The goal of this study was to understand the relation between adolescents’ long-term exposure to political violence (EPV) and post-traumatic stress symptoms (PTSS). We examined the relations among EPV, PTSS, and self-esteem to determine whether self-esteem could buffer the effects of EPV on PTSS. A systematic cluster random sample of 2,934 Palestinian adolescent boys and girls in the West Bank area of the Palestinian Authority and in East Jerusalem participated in a study using a self-administered questionnaire. Multiple regression analysis showed that the more Palestinian youth were exposed to political violence during the last year and during previous years, the more they exhibited PTSS and its three manifestations, that is, avoidance, intrusion, and arousal. In addition, EPV showed effects on PTSS after controlling for sociodemographic variables and self-esteem. Girls and residents of the West Bank reported more PTSS than boys and residents of East Jerusalem, respectively. Higher levels of EPV correlated with lower levels of self-esteem, and children with relatively low self-esteem were likely to report more PTSS than children with high self-esteem. Hence, the correlations between participants’ EPV and some of the PTSS were found to be partially dependent on the levels of their self-esteem, indicating moderating and mediating effects for self-esteem on the relation between degree of EPV and PTSS. The limitations of the study and implications for future research are discussed.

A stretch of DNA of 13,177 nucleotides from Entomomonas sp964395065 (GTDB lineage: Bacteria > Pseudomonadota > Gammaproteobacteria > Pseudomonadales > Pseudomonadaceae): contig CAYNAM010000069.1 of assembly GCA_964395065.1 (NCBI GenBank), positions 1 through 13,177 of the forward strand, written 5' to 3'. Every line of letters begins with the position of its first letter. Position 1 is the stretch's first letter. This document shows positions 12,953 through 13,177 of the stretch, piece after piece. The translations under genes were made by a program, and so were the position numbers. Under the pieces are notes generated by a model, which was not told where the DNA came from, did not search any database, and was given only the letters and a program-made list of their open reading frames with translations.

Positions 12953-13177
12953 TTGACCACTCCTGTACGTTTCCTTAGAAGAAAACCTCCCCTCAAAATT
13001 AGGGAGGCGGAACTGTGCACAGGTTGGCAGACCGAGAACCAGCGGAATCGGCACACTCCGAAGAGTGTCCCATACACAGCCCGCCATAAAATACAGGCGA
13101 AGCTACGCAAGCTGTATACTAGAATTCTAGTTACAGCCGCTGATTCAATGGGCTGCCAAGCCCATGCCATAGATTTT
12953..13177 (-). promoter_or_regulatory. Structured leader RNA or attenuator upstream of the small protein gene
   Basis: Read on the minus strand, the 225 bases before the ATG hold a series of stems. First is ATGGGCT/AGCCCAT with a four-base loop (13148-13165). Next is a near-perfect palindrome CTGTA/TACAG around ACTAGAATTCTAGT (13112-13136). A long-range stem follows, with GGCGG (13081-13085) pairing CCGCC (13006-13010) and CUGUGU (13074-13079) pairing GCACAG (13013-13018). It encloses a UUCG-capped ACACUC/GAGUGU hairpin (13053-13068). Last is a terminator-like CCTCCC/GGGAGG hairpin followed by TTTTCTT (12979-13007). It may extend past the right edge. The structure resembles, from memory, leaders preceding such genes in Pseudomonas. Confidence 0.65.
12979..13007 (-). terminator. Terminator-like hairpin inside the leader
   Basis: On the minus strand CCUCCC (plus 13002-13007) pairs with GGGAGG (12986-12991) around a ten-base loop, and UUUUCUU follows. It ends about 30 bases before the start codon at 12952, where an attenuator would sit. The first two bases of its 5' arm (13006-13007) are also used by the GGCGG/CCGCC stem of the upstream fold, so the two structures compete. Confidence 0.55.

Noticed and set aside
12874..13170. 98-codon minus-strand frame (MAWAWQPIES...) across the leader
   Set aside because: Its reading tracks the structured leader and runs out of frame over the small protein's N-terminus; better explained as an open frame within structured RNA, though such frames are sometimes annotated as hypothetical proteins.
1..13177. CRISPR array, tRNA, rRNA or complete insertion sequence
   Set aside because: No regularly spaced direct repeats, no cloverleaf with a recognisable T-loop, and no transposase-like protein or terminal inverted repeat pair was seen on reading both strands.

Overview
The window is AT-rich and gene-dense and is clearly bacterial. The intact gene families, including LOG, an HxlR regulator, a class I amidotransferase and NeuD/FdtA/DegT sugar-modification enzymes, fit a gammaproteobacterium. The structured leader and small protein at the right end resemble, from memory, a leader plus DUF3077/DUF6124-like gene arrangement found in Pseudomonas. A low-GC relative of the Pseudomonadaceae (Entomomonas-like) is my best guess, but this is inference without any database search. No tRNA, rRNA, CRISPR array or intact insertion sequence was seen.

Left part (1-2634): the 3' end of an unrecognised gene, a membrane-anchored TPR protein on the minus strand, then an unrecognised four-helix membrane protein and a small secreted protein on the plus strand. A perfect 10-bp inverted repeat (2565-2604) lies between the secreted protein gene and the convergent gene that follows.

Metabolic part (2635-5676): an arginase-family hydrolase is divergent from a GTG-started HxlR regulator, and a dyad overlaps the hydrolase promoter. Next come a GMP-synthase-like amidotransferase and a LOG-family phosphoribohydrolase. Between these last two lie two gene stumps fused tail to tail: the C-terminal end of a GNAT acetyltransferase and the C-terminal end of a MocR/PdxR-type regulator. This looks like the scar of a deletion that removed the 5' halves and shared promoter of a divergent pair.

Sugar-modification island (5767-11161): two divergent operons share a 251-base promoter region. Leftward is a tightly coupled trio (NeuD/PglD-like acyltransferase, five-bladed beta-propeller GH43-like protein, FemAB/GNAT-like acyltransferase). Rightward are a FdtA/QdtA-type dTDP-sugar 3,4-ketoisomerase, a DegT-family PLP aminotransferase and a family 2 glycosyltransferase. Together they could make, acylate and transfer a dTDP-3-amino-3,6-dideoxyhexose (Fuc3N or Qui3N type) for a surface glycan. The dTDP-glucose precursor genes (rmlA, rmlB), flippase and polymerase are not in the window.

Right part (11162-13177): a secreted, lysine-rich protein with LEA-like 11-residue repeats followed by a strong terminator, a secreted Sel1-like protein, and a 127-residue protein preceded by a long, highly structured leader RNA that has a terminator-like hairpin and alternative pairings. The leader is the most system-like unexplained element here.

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© The Author(s) 2018.
- Palestinian children
- children in war zones
- effects of EPV
- exposure to political violence (EPV)
- political violence